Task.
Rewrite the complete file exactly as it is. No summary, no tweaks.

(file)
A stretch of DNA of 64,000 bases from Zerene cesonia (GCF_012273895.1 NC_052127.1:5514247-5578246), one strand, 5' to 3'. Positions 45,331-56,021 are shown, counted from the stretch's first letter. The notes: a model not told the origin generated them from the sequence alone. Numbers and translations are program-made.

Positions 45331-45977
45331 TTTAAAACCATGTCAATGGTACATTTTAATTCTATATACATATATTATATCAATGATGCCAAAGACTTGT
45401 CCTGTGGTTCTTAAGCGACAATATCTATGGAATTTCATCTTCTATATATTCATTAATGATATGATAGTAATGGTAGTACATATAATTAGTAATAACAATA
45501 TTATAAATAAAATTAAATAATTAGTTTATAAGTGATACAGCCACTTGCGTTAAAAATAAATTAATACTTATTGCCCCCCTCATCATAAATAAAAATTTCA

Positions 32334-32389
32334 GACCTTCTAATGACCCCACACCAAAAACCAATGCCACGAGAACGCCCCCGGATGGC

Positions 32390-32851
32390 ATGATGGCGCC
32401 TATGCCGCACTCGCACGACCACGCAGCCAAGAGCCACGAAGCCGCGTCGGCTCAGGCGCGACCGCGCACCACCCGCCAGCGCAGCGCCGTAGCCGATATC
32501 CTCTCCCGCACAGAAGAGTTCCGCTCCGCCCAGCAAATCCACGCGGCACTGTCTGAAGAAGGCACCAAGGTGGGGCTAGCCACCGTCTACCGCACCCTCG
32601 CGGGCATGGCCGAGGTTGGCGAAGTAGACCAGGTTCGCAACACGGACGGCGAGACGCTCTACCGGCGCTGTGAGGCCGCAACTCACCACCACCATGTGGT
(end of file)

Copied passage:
A stretch of DNA of 64,000 bases from Zerene cesonia (GCF_012273895.1 NC_052127.1:5514247-5578246), one strand, 5' to 3'. Positions 45,331-56,021 are shown, counted from the stretch's first letter. The notes: a model not told the origin generated them from the sequence alone. Numbers and translations are program-made.

Positions 45331-45977
45331 TTTAAAACCATGTCAATGGTACATTTTAATTCTATATACATATATTATATCAATGATGCCAAAGACTTGT
45401 CCTGTGGTTCTTAAGCGACAATATCTATGGAATTTCATCTTCTATATATTCATTAATGATATGATAGTAATGGTAGTACATATAATTAGTAATAACAATA
45501 TTATAAATAAAATTAAATAATTAGTTTATAAGTGATACAGCCACTTGCGTTAAAAATAAATTAATACTTATTGCCCCCCTCATCATAAATAAAAATTTCA

Positions 32334-32389
32334 GACCTTCTAATGACCCCACACCAAAAACCAATGCCACGAGAACGCCCCCGGATGGC

Positions 32390-32851
32390 ATGATGGCGCC
32401 TATGCCGCACTCGCACGACCACGCAGCCAAGAGCCACGAAGCCGCGTCGGCTCAGGCGCGACCGCGCACCACCCGCCAGCGCAGCGCCGTAGCCGATATC
32501 CTCTCCCGCACAGAAGAGTTCCGCTCCGCCCAGCAAATCCACGCGGCACTGTCTGAAGAAGGCACCAAGGTGGGGCTAGCCACCGTCTACCGCACCCTCG
32601 CGGGCATGGCCGAGGTTGGCGAAGTAGACCAGGTTCGCAACACGGACGGCGAGACGCTCTACCGGCGCTGTGAGGCCGCAACTCACCACCACCATGTGGT